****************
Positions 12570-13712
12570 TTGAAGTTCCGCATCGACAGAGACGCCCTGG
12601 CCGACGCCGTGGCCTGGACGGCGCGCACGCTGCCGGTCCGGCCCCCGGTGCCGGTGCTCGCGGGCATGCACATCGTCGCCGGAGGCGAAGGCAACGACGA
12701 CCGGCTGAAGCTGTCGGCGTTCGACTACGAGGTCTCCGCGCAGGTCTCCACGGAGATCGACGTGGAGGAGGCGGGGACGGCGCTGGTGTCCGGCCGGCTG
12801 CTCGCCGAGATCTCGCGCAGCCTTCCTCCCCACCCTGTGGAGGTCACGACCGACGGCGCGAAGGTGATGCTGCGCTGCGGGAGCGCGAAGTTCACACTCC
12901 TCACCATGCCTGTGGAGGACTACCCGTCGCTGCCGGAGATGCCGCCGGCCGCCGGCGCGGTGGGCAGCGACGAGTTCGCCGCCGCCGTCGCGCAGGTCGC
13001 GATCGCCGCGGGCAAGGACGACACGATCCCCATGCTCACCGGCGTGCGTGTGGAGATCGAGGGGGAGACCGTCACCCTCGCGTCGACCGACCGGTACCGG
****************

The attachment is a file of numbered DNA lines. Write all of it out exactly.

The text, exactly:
Positions 12570-13712
12570 TTGAAGTTCCGCATCGACAGAGACGCCCTGG
12601 CCGACGCCGTGGCCTGGACGGCGCGCACGCTGCCGGTCCGGCCCCCGGTGCCGGTGCTCGCGGGCATGCACATCGTCGCCGGAGGCGAAGGCAACGACGA
12701 CCGGCTGAAGCTGTCGGCGTTCGACTACGAGGTCTCCGCGCAGGTCTCCACGGAGATCGACGTGGAGGAGGCGGGGACGGCGCTGGTGTCCGGCCGGCTG
12801 CTCGCCGAGATCTCGCGCAGCCTTCCTCCCCACCCTGTGGAGGTCACGACCGACGGCGCGAAGGTGATGCTGCGCTGCGGGAGCGCGAAGTTCACACTCC
12901 TCACCATGCCTGTGGAGGACTACCCGTCGCTGCCGGAGATGCCGCCGGCCGCCGGCGCGGTGGGCAGCGACGAGTTCGCCGCCGCCGTCGCGCAGGTCGC
13001 GATCGCCGCGGGCAAGGACGACACGATCCCCATGCTCACCGGCGTGCGTGTGGAGATCGAGGGGGAGACCGTCACCCTCGCGTCGACCGACCGGTACCGG